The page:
Style and Technique
Elizabeth Bowen’s stories achieve their effect by the interplay of symbols and characters. For example, in “Mysterious Kôr,” the moonlight transforms the scenery and influences the characters, to the point that it becomes almost a character itself. At the beginning of the story, the moonlight has invaded all of London, somehow keeping people indoors and thus enabling Pepita and Arthur to imagine the forsaken city, a city that Pepita yearns to find but that Arthur volunteers to populate. The moon has also invaded the room of the virginal Callie, who sees it as a symbol of the beautiful romance that she has created for Pepita and Arthur. Experiencing the romance vicariously, Callie will put only her hand in the moonlight.
Missing the point of what the moonlight means to Arthur, Callie saves the moonlit portion of her bed for Pepita, who will presumably be content with romantic dreams. When she sees her moonlit bed, Pepita says crossly that she cannot sleep in the moonlight; though she promptly falls asleep, her comment has made it clear to Callie that moonlight means something different to Pepita from what she had supposed. Later in the evening, when the moonlight is gone, Callie is relieved. However, if the moonlight of Callie’s naïve idealization will not come again, that of Pepita’s imagination has drawn her further and further along her separate road, for in the Kôr of her dreams, it is the only light.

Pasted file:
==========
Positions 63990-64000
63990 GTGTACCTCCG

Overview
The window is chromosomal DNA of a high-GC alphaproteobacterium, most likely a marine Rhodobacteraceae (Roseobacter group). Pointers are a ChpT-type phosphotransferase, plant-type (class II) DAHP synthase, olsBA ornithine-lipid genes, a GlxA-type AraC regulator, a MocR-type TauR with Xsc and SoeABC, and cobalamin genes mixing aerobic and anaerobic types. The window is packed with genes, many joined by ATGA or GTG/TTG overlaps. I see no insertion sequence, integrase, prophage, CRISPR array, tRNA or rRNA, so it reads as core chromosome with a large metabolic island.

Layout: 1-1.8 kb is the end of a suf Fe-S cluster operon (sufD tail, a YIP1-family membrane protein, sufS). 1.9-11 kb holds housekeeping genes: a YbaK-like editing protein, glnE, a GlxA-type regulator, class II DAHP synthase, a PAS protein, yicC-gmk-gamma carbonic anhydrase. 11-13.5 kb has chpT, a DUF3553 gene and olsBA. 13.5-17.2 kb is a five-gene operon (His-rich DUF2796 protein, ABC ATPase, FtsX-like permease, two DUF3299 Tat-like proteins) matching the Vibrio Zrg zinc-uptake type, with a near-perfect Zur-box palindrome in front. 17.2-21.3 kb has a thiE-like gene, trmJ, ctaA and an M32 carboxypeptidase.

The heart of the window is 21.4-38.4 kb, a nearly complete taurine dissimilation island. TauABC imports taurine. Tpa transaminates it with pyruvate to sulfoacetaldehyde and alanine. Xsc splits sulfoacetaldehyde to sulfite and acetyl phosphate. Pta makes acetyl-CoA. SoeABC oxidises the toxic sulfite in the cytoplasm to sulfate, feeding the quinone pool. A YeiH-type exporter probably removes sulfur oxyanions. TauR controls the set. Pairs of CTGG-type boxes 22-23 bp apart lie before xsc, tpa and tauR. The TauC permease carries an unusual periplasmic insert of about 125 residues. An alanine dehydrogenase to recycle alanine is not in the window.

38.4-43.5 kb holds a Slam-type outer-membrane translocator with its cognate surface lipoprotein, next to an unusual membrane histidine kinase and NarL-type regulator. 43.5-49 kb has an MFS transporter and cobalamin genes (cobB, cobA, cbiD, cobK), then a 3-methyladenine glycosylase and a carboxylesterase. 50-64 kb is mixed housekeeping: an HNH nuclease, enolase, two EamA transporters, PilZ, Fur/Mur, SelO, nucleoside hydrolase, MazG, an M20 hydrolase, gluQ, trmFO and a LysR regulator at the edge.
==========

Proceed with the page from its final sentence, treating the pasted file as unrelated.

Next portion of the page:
On one level, then, Bowen has used moonlight in this story to symbolize the imagination. However, she has also used it to indicate the isolation of her characters; because moonlight means something different to each of them, because each imagination takes a different path with different goals, Callie, Pepita, and Arthur are doomed to live at cross-purposes. Finally, because moonlight causes the action of the story, it has the importance of a character, interacting with the human characters to reveal the human condition.